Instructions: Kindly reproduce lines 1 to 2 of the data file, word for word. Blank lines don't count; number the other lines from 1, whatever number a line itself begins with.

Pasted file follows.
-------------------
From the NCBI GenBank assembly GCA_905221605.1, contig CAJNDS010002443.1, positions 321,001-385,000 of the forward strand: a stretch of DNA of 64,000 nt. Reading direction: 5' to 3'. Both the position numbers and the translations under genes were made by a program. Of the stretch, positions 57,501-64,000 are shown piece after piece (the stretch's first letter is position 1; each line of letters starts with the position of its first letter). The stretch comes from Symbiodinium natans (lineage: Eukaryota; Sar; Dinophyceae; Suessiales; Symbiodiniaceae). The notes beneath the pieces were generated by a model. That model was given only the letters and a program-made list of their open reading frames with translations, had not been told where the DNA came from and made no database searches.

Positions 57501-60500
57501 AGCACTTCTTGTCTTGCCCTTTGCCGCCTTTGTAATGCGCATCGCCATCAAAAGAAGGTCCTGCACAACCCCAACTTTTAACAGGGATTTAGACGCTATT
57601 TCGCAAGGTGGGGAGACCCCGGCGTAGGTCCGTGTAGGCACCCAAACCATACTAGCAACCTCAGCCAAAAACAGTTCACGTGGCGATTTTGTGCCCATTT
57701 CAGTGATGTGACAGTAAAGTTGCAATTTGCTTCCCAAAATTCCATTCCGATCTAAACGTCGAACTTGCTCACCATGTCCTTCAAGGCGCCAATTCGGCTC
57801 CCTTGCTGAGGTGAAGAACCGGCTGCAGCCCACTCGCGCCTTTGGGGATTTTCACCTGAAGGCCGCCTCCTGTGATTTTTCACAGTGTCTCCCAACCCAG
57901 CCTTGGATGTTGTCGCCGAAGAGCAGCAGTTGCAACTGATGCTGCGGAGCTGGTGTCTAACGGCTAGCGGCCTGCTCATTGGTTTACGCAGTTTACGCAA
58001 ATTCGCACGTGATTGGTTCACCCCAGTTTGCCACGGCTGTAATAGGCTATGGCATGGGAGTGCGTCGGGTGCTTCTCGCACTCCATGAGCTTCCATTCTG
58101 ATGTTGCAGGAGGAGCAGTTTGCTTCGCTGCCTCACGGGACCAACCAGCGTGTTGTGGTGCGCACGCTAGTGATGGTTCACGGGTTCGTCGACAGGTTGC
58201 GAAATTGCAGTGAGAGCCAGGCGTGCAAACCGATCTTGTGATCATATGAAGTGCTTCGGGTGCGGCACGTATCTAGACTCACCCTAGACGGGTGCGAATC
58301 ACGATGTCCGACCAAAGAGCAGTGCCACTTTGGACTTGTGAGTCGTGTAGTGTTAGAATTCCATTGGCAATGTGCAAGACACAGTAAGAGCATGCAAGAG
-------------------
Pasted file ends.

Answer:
From the NCBI GenBank assembly GCA_905221605.1, contig CAJNDS010002443.1, positions 321,001-385,000 of the forward strand: a stretch of DNA of 64,000 nt. Reading direction: 5' to 3'. Both the position numbers and the translations under genes were made by a program. Of the stretch, positions 57,501-64,000 are shown piece after piece (the stretch's first letter is position 1; each line of letters starts with the position of its first letter). The stretch comes from Symbiodinium natans (lineage: Eukaryota; Sar; Dinophyceae; Suessiales; Symbiodiniaceae). The notes beneath the pieces were generated by a model. That model was given only the letters and a program-made list of their open reading frames with translations, had not been told where the DNA came from and made no database searches.

Positions 57501-60500